The Reserve Bank of Zimbabwe (RBZ) is considering tightening screws on the banking sector by planning to make public bank ratings which show the health of banks to protect depositors, a senior central bank official has said.
By Hazel Ndebele
There has been public outcry in the past over the central bank’s reluctance to inform the public about the state of ailing banks before their closure.
Many banking institutions have collapsed, with several reports pointing to poor corporate governance and mismanagement for their failure. Banks which have gone under include Genesis Bank, Interfin, AfrAsia, Tetrad, Royal, Capital Bank, Trust, Allied and AfrAsia, among others
Speaking at the Institute for Sustainability Africa (Insaf) 2017 Annual Shareholders and Investors Forum in Zimbabwe, held at Celebration Centre in Harare, RBZ director of bank supervision Norman Mataruka said although banks were hesitant on ratings to be published, doing so was necessary as it would help depositors know the truth about the state of affairs at the institutions and make informed decisions.
Mataruka said most Zimbabwean banks have collapsed due to poor corporate governance practices and mismanagement which prejudice depositors.
“We were arguing some other time with a certain bank; we were telling them that in order for corporate governance matters to be taken seriously by banks, RBZ should start disclosing bank ratings so that depositors make their own wise decisions as to which bank to put their money with,” said Mataruka.
He said poor corporate governance by directors and senior managers of banking institutions are largely to blame for bank failures.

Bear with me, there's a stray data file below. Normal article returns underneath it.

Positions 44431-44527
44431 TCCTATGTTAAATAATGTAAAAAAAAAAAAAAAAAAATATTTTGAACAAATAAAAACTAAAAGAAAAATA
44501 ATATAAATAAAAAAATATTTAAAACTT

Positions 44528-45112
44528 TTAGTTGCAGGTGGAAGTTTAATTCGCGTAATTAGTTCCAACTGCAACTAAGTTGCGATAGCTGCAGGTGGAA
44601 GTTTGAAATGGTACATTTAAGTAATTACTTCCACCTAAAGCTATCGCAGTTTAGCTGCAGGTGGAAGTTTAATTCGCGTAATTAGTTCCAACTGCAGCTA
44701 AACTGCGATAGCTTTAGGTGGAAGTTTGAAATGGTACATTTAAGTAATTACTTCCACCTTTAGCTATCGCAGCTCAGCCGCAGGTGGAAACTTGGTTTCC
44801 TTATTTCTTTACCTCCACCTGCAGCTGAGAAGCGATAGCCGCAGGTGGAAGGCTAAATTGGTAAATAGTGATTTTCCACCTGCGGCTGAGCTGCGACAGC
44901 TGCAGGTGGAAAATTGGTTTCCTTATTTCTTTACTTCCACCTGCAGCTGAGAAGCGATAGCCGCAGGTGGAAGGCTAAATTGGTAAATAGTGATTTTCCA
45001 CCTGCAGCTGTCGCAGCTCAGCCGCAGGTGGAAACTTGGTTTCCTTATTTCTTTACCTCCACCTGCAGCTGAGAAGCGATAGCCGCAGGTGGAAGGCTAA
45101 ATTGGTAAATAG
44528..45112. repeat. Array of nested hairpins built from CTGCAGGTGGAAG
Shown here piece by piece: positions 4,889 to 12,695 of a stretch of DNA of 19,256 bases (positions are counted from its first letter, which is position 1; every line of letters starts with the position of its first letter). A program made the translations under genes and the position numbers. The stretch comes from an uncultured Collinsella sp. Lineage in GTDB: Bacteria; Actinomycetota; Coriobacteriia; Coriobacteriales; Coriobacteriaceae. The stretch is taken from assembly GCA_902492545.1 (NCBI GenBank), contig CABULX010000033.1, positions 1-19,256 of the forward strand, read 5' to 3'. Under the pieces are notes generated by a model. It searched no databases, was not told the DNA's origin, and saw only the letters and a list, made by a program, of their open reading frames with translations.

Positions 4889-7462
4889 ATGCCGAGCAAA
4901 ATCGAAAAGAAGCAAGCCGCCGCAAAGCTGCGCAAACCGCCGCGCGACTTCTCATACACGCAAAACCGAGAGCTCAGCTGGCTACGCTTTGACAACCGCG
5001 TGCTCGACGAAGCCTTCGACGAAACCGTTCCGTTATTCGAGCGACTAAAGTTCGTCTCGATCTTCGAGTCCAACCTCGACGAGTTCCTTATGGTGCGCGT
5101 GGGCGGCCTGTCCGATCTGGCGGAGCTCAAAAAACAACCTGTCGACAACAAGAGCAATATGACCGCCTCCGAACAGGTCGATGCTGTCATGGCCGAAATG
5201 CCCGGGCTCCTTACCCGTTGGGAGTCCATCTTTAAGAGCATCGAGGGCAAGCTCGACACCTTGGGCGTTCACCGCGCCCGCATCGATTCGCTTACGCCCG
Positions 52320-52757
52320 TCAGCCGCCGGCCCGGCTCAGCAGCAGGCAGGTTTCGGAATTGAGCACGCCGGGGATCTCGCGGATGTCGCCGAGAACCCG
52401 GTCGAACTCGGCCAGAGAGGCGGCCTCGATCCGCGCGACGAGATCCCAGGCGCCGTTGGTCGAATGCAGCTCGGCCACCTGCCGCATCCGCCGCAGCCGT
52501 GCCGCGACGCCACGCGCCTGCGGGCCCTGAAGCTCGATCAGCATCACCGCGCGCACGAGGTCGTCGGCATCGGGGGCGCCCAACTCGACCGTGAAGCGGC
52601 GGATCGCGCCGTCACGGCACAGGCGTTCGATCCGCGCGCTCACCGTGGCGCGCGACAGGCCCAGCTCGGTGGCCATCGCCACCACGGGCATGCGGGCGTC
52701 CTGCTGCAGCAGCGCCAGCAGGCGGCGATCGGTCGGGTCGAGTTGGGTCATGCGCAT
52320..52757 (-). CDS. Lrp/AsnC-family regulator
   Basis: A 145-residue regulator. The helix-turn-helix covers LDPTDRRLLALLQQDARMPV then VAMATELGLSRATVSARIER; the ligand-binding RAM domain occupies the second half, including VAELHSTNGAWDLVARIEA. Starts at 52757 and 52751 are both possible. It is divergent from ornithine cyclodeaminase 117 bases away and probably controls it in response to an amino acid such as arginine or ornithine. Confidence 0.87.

Mataruka said in any case it is already a requirement that when banks publish their annual and semi-annual financial statements, they must also publish supervisory ratings. He also told the forum that huge amounts of bank insider loans were also to blame for the collapse of financial institutions.
On the current cash crisis, Mataruka blamed big companies who handle cash daily of not make deposits. He said some of the companies were externalising money.
“The little foreign currency being generated is being externalised. The banks are only getting coins from these big institutions and supermarkets as that is all that they deposit. The notes will be destined elsewhere,” he said. According to Insaf, a number of companies have collapsed due to poor corporate governance while shareholders and investors watch. The investor’s forum agreed that it will develop a Code on Responsible Investing in Zimbabwe. The code is expected to outline responsible investing values and practices, corporate disclosure requirements while promoting space for effective minority shareholders voices. Mataruka endorsed the development of the code.
Insurance, Pension and Provident Funds Commissioner Tendai Karonga said without good corporate governance and disclosure, the integrity of capital markets is threatened and this may undermine economic growth.
“It goes without saying that indeed corporate governance has a strong bearing on the character of the country’s capital markets,” said Karonga.
“It is therefore critical that listed companies and other players in the capital market uphold the highest standards of corporate governance and transparency so as to attract investment as well as to satisfy stakeholder needs.”